Texas, which holds its primaries today, currently has a whopping 32 congressional districts, 23 of which are held by Republicans. Put another way, close to 10 percent of all the 242 US House Republicans represent Texas. After decennial reapportionment, Texas gets four additional districts beginning with this year's elections. What I'm getting at is that as long as Kay Granger is the only Republican woman in the Texas delegation, the party's operating from way behind in working toward something within screaming distance of gender parity in Congress.
I am far from expert on what's likely to happen in the Texas congressional races this year. But from what I understand, there are four districts where a new Republican could realistically win a seat. They are Ron Paul's 14th district; the redrawn 25th; and the new 34th and 36th.
The 14th, considered likely to remain in GOP hands post-Paul, is expected to require a run-off, and Pearland City Councilwoman Felicia Harris is considered a serious candidate with a chance at one of the two spots.
The newly solid-Republican 25th is also likely headng to a run-off, with Highland Village Mayor Dianne Costa having a chance at one of the two spots.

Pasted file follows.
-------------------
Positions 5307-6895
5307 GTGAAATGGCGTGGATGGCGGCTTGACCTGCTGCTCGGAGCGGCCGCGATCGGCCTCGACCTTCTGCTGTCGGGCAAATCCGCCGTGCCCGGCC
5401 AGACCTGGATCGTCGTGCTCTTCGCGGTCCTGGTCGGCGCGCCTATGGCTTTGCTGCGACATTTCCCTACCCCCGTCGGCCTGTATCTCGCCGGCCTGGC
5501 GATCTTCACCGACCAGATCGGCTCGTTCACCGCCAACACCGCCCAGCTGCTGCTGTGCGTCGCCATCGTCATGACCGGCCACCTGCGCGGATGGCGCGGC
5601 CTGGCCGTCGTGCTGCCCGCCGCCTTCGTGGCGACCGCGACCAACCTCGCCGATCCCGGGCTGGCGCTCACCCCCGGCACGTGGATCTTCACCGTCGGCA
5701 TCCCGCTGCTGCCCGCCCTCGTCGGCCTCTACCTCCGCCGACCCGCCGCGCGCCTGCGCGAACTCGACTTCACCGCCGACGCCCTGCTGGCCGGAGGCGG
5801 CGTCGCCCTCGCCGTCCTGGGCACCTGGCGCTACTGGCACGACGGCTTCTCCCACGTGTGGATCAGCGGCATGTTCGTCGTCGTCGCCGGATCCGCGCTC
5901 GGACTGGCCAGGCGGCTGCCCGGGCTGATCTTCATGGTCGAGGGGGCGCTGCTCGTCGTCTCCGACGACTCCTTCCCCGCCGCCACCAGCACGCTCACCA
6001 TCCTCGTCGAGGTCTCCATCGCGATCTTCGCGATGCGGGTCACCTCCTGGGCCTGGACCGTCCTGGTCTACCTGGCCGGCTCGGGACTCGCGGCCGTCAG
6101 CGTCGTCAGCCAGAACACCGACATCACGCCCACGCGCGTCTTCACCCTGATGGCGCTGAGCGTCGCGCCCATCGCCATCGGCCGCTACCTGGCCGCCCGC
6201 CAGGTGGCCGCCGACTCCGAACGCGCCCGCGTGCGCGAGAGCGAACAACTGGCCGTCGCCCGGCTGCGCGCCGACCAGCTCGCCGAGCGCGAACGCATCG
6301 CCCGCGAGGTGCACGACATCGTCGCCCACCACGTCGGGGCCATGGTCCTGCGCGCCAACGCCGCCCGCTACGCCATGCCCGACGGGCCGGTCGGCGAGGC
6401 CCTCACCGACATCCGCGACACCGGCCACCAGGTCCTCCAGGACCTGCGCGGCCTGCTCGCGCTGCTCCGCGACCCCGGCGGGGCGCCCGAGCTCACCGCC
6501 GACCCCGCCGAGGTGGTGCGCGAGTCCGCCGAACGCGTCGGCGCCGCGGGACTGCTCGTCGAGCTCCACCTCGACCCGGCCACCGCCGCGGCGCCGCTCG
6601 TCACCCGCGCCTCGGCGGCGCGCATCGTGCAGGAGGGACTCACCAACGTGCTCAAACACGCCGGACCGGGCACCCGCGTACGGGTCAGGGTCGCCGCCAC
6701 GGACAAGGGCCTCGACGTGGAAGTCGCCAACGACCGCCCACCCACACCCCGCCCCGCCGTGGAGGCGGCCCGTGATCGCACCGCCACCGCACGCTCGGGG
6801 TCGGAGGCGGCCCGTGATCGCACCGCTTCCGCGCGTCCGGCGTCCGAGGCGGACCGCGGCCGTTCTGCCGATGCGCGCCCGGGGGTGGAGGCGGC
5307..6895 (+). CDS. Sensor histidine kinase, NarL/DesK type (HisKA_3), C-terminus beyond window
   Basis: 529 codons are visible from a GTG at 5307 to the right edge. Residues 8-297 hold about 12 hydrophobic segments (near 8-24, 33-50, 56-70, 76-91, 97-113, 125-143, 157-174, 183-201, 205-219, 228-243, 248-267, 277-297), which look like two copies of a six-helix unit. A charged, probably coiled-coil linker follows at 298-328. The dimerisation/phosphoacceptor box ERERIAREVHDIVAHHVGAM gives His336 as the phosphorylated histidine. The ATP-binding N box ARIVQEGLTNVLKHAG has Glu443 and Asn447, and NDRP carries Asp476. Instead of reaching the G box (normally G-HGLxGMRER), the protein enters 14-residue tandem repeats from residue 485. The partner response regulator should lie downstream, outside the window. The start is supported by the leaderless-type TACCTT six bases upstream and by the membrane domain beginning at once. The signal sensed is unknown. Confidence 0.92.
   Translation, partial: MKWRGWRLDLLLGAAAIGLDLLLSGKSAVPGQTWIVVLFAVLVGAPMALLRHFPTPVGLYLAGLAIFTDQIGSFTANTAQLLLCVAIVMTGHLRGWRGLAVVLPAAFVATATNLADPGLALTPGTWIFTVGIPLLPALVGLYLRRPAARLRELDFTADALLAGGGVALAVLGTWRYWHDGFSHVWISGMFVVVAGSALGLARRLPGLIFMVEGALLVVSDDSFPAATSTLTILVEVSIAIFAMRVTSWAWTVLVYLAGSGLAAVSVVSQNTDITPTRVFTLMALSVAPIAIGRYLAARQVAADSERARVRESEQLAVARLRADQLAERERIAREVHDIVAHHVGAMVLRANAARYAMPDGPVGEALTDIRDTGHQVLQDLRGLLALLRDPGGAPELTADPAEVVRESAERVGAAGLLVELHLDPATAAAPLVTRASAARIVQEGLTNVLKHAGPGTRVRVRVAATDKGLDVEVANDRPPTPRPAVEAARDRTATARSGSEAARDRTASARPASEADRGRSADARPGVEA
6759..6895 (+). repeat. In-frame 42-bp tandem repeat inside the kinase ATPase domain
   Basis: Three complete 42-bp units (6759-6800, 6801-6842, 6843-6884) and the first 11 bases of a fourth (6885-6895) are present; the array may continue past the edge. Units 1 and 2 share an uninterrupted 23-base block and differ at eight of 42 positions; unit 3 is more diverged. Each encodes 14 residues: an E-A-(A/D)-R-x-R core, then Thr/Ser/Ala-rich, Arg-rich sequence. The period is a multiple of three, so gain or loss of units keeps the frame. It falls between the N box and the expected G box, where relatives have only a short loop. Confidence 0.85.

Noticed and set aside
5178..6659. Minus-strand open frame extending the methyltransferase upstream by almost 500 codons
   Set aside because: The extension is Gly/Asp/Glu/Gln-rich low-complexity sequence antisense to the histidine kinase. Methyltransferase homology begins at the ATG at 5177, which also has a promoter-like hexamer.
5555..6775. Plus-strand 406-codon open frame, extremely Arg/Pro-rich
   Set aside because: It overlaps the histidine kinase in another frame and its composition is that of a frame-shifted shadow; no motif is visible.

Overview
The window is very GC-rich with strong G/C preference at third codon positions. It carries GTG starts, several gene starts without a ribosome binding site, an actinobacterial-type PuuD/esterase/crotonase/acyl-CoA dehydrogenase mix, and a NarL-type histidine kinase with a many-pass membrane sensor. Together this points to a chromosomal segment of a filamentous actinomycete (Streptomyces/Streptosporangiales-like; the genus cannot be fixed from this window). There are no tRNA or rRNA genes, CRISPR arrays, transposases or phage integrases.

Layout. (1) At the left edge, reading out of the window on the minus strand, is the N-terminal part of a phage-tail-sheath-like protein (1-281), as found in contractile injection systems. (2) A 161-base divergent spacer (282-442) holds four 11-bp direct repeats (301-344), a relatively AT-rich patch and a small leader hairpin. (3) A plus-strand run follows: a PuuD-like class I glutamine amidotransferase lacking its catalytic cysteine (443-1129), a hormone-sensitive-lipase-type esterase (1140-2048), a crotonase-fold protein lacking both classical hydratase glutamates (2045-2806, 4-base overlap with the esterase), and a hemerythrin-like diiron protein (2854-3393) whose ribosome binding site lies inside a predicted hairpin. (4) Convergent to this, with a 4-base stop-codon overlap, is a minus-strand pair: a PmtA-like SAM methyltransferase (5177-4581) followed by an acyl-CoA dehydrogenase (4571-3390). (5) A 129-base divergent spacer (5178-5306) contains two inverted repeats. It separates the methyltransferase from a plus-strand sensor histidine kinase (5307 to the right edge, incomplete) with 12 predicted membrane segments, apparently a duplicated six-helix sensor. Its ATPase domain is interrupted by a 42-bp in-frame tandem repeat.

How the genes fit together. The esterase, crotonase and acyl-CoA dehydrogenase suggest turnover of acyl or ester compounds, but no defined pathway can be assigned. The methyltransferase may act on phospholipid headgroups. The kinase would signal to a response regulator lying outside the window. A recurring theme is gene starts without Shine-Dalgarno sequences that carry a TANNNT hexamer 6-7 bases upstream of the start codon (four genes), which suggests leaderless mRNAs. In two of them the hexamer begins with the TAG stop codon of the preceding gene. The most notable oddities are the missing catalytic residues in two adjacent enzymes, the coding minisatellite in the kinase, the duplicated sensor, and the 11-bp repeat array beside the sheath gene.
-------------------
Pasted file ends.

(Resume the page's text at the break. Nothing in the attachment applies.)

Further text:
The 34th is considered likely to be won by a Democrat, but on the off-chance that a Republican can pull the upset, two of the three running for the GOP nomination are women.
And the solidly-Republican 36th has a swarm of GOP candidates, among whom Lois Myers does not seem likely to win the nomination.
Just five other Republican women -- plus Granger -- are running in the other 32 districts. Two are running hopeless challenges to incumbent Republicans. The other three are in competitive primaries for the chance to almost certainly lose in the general election.
Meanwhile, Republicans will choose a male nominee to succeed Kay Bailey Hutchison in the US Senate. But there are a couple of Republican women running for the open Railroad Commissioner slot, which is a pretty big deal in Texas.